Far more interesting, however, is how teams will likely react. Philadelphia, Boston and NYR all have to clear space very soon or be over next year's cap (if it goes down like we are assuming for the sake of this discussion). But who is going to take on these salaries. Just as Philly made a mistake overpaying Briere and the Rangers did with Drury and Gomez why would another team take on that mistake? As i said above, if you have one or more of these contracts that suck up a high percentage of your cap without a commensurate return in performance, you will really be handicapped. In addition, the teams that are hemorrhaging cash are going to spend even LESS on salaries as the floor goes down as well. So, there will only be a small handful of teams with both cap space AND the ability to spend up to the cap, the Kings presumably among them. The GMs in Philly, NYR and Boston all know this and will be making some very interesting offers. For example, I would not offer more than a 7th for Briere and insist on a first coming my way as well (assuming Briere fits). If Philly says F/U, I say good luck getting under the cap bro and walk.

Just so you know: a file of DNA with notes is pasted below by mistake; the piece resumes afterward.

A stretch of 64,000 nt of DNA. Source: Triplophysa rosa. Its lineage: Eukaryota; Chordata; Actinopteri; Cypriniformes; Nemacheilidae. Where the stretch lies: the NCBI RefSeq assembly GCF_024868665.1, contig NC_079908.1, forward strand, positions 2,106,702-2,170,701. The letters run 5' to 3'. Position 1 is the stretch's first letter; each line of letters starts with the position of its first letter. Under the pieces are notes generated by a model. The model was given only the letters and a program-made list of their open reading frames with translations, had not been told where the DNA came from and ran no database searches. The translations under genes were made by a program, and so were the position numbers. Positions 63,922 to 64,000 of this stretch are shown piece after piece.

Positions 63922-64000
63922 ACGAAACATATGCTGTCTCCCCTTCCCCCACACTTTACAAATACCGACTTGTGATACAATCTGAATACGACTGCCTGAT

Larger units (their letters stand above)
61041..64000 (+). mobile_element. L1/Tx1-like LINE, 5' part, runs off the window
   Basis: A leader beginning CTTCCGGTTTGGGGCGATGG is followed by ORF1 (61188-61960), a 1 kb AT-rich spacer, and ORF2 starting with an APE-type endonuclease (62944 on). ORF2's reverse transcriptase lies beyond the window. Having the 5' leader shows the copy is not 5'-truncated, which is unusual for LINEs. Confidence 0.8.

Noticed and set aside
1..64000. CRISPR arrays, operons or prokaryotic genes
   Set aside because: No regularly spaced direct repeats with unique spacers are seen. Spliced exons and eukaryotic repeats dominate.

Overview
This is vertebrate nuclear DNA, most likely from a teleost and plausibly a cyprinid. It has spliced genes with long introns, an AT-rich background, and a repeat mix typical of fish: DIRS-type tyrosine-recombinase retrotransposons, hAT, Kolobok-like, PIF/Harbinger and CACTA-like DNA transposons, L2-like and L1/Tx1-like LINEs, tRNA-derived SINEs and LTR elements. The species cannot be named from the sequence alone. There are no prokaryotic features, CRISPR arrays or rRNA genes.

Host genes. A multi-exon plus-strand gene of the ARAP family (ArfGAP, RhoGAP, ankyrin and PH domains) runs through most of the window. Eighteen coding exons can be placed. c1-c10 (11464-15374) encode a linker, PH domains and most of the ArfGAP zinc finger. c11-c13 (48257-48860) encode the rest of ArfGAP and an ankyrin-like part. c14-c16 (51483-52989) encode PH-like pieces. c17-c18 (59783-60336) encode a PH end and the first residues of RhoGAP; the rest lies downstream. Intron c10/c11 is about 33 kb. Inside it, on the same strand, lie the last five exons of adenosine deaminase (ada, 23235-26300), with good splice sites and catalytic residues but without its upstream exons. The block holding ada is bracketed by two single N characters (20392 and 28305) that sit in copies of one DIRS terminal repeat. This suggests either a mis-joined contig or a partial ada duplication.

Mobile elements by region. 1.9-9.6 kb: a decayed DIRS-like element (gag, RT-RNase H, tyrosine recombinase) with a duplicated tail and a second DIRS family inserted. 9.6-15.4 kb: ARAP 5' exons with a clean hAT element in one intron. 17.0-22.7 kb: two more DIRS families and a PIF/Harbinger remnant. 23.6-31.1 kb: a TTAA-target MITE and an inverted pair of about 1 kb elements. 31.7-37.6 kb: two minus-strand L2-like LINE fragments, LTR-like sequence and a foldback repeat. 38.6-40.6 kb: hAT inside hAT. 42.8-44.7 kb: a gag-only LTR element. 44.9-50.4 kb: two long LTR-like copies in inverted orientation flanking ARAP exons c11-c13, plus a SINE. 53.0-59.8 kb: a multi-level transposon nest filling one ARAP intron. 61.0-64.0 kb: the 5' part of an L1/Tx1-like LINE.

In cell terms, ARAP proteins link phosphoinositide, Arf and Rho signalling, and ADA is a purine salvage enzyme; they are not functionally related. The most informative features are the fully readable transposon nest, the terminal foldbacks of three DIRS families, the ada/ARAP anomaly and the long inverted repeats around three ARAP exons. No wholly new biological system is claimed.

Hope that answers your questions.
Thanks piston. I understand your answers but still have questions. I guess someone could, a la Jeff Solomon/Dean Lombardi figure out exactly what each team has committed for each of the next two years, and then calculate the total league wide commitments on salary and see if it is possible for the league to fit that amount of existing salary commitment within the league wide total of allowed cap expenditure. I assume that as of right now, with several teams well below the cap, (Montreal being the most obvious) there is enough cap space league wide to satisfy the existing contracts for 2010-2011, but by the time this year's crop of UFA's and RFA's are signed, and assuming a worst case scenario of a 48MM cap in 2010-2011, there might not be.